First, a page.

The controversial General Services Tax(GST) has been passed by the Anguilla House of Assembly in a split vote in which some members of the government also sided with the Opposition.
The umbrella GST which replaces several individual import and consumption taxes went through a lengthy period of public consultation but continues to divide opinion in Anguilla.
The tax will be at a rate of 13 per cent for businesses with a turnover of EC$300,000 or more.
There are several exemptions including basic consumer necessities, education and specific healthcare services.
The GST came out of an agreement between the British government and the previous Anguilla administration to reform the tax system given concerns about the territory’s finances.
That agreement was signed just before last year’s year’s election which the former government lost, and in which the GST was a key campaign issue.
In separate statements issued after the GST was passed two current government ministers who voted against the bill explained the reasons for their decision.
Minister of Economic Development, Commerce, Information Technology and Natural Resources Kyle Hodge said: “The GST is a polarising issue and seen as the Goliath of our days in office thus far…We witnessed the processional disagreements it has caused on either side of the divide and more importantly amongst the government which I remain a part of.”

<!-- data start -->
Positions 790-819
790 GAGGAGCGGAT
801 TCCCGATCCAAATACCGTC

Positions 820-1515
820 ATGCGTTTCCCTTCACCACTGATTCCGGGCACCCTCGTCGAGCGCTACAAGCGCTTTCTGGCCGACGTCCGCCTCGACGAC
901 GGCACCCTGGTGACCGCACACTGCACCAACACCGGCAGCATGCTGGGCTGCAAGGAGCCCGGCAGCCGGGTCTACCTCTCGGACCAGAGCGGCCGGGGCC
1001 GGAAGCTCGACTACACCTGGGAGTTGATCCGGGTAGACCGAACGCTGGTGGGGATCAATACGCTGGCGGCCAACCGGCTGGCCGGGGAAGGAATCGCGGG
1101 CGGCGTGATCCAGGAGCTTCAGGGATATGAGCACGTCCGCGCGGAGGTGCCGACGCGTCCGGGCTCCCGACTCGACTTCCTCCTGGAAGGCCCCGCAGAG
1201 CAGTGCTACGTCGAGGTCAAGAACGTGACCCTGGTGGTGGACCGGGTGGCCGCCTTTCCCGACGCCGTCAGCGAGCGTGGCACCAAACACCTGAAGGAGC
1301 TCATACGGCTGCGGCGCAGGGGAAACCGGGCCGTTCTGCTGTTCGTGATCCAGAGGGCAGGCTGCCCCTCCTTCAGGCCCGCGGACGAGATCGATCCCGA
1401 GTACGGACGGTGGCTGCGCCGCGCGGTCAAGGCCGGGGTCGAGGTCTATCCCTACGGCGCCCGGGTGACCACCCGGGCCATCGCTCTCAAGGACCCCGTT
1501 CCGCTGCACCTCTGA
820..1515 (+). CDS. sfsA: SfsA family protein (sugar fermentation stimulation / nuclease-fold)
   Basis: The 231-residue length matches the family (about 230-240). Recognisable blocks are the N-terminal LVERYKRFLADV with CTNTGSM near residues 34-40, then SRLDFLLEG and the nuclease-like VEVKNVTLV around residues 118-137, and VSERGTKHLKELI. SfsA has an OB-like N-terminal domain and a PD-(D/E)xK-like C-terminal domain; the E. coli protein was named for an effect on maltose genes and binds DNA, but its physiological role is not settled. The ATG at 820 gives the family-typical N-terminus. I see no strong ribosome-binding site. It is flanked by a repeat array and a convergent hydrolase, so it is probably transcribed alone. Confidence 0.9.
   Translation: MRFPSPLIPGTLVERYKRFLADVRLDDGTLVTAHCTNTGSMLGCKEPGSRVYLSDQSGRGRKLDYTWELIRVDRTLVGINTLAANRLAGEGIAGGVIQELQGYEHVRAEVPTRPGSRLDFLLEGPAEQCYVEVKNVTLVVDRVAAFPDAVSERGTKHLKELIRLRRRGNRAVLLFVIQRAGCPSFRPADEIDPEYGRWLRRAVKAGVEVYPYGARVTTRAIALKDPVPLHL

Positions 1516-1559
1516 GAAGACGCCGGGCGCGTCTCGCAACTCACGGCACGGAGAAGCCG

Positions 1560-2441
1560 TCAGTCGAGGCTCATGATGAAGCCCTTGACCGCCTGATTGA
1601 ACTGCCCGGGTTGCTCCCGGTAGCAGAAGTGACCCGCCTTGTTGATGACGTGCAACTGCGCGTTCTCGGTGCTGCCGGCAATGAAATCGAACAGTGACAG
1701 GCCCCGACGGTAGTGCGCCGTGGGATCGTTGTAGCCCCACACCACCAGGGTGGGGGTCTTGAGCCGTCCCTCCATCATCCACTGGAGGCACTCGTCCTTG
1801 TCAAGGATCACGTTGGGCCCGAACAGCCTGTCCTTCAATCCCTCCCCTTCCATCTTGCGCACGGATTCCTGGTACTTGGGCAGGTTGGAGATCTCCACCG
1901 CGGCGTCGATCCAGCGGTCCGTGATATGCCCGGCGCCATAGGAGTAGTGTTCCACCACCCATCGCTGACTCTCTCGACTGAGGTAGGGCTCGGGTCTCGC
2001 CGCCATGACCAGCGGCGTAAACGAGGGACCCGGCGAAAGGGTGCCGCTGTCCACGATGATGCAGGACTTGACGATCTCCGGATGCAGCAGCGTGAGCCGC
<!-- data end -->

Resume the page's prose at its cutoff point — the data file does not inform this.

Mr Hodge said his vote “was not a vote against my government or a vote to split my government.”
The Economic Development and Commerce Minister whose ministry will share much of the responsibility for the new tax system said: “Despite the passage of GST, and the conflicting views that exist amongst members of the government, we all share in the commitment that between now and July 1st 2022 we can listen to the other concerns and amend the GST act if need be.”
Minister for Social Development and Education, Dee-Ann Kentish-Rogers who also voted against the GST said, “Truth be told this GST Bill is the weight and yoke for generations to come inflicted by the decisions of past governments. Herein lies the paradox of how we move ahead.”
She also stated that “In the future, we can progress the constitutional reforms to change this reality.”